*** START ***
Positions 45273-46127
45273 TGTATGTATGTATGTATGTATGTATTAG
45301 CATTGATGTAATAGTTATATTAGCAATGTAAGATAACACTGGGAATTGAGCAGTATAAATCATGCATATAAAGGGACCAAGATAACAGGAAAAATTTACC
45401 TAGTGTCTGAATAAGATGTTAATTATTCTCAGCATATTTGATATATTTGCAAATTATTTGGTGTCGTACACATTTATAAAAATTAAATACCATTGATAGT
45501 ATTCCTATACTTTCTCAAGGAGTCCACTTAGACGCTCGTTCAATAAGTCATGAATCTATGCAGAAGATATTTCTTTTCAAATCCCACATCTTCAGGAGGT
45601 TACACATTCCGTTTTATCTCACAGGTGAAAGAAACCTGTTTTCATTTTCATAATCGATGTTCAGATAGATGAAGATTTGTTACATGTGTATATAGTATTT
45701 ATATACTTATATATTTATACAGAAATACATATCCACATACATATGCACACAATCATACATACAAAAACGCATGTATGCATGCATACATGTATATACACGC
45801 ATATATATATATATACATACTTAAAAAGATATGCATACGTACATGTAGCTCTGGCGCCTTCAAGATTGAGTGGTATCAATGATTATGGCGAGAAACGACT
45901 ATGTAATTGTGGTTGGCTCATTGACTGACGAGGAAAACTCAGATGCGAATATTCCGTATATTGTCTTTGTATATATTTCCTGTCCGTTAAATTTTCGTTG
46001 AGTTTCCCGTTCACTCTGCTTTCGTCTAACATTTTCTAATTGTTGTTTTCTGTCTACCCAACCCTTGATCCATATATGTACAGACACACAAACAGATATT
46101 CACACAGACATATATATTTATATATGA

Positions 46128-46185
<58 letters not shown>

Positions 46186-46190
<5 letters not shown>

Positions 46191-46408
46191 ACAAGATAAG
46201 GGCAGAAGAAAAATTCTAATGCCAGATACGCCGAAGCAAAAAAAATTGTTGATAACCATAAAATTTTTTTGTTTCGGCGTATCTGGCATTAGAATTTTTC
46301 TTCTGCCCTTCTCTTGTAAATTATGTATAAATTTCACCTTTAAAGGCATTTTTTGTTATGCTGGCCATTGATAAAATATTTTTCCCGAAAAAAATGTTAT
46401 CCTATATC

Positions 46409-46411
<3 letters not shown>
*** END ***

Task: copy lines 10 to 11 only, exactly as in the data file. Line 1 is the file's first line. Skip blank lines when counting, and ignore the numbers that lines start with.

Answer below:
46001 AGTTTCCCGTTCACTCTGCTTTCGTCTAACATTTTCTAATTGTTGTTTTCTGTCTACCCAACCCTTGATCCATATATGTACAGACACACAAACAGATATT
46101 CACACAGACATATATATTTATATATGA